Progressives see this very differently, and in effect, Obama's push for the TPP has brought a level of distrust to what was once viewed as a trusted presidency by millions. The countries involved in this proposed partnership are the US, Japan, Australia, Peru, Malaysia, Vietnam, New Zealand, Chile, Singapore, Canada, Mexico, and Brunei Darussalam. Additionally, Canada is embarking on its own version of treaty implementation with the European Union. CETA is the comprehensive EU-Canada economic agreement to boost trade, strengthen economic relations and create jobs. The TPP will eliminate tariffs on goods and services and seeks to bring together various regulations between the partner countries. If the agreement goes through, it will affect more than 40% of the imports and exports of the United States. The partnership countries have an annual gross domestic product of nearly $28 trillion that represents roughly 40 percent of global G.D.P. and one-third of world trade.

One area under the guise of protecting intellectual copyright, if the TPP goes through, is the internet. It will change dramatically. It could turn internet service providers into watchdogs, and threaten our ability to communicate unfettered on blogs, forums, websites and social media platforms.

Essentially, the TPP has slipped in a mechanism to shut the progressive online voice right down. In June 2013, US President Obama and European Commission President Barroso officially launched negotiations on the Transatlantic Trade and Investment Partnership (TTIP). The main objective of the TTIP is to bring together transatlantic rules, regulations and standards on food and consumer product safety, environmental protection, biotechnology and toxic chemicals management, financial services and banking, domestic regulation of services, pharmaceutical patent terms, and many more areas of public policy. EU and US governments will hold onto a “right to regulate” but it will be severely constrained, subsumed under the overall priority of reducing barriers to investment opportunities for multinational corporations, while other partnerships, treaty programs, and alliances are bursting onto the world stage, with the overall dark intention of global corporatization.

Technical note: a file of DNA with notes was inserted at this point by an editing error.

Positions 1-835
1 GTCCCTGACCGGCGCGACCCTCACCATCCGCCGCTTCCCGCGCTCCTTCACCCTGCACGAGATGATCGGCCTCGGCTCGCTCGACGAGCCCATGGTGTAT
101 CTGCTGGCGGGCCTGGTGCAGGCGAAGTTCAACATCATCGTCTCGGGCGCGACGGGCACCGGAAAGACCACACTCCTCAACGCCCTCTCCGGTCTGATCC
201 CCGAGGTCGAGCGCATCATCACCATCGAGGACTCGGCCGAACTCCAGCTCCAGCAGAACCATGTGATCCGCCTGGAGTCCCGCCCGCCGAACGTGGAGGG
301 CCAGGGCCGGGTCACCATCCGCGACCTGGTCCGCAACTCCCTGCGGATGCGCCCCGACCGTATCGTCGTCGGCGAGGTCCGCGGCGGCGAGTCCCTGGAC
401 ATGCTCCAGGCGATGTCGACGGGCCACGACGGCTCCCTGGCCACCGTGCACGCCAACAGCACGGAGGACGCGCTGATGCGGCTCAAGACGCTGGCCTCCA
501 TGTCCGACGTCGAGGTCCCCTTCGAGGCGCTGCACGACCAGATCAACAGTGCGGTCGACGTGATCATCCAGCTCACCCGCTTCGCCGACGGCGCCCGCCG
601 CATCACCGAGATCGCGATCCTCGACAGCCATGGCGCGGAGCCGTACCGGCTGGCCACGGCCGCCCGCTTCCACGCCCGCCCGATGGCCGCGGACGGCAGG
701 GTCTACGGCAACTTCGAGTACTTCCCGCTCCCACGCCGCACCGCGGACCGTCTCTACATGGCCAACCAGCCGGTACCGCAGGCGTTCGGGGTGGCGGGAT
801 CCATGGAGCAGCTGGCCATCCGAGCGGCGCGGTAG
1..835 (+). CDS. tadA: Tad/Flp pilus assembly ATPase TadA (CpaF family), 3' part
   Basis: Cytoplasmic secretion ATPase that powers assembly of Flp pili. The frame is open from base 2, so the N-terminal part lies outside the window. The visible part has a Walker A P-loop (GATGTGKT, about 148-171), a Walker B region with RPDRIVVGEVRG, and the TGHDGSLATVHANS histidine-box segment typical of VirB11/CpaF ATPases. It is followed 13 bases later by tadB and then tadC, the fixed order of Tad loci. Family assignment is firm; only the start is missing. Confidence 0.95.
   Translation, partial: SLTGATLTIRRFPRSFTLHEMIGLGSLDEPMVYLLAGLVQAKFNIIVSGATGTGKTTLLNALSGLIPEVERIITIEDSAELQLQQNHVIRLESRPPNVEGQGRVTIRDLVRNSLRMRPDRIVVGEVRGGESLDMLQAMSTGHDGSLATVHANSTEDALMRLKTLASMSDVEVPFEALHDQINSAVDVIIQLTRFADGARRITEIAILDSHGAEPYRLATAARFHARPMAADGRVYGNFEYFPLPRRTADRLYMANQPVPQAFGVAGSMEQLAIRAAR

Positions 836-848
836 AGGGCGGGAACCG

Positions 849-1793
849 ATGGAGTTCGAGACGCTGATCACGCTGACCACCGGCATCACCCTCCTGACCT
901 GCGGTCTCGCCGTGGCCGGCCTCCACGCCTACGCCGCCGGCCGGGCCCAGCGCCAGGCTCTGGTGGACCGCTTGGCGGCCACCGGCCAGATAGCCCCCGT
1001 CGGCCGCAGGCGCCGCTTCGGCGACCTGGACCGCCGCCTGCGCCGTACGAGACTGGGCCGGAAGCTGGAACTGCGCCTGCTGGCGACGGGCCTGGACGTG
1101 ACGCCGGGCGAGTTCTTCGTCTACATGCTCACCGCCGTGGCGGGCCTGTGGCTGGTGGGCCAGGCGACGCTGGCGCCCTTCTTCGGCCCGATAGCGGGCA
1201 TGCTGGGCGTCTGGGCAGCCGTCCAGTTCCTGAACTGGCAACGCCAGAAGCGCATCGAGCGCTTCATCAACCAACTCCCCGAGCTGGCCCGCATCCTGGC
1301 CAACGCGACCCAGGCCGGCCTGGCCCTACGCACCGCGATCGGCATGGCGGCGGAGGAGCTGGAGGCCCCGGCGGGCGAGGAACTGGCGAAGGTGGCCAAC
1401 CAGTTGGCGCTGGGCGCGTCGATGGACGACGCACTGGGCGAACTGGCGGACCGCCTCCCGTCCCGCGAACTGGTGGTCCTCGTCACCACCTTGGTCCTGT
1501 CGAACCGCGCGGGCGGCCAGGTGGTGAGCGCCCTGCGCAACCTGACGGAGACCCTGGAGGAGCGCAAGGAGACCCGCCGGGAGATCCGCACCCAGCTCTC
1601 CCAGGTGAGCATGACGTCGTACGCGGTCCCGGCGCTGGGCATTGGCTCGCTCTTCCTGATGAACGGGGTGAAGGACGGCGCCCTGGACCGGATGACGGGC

Concurrent to the TPP is called the Investor-State Dispute Settlement (ISDS). ISDS empowers multinational corporations to sue governments before panels of three corporate lawyers. These corporations need only convince the corporate lawyers that a law or safety regulation in a specific country or state violates their new investor rights.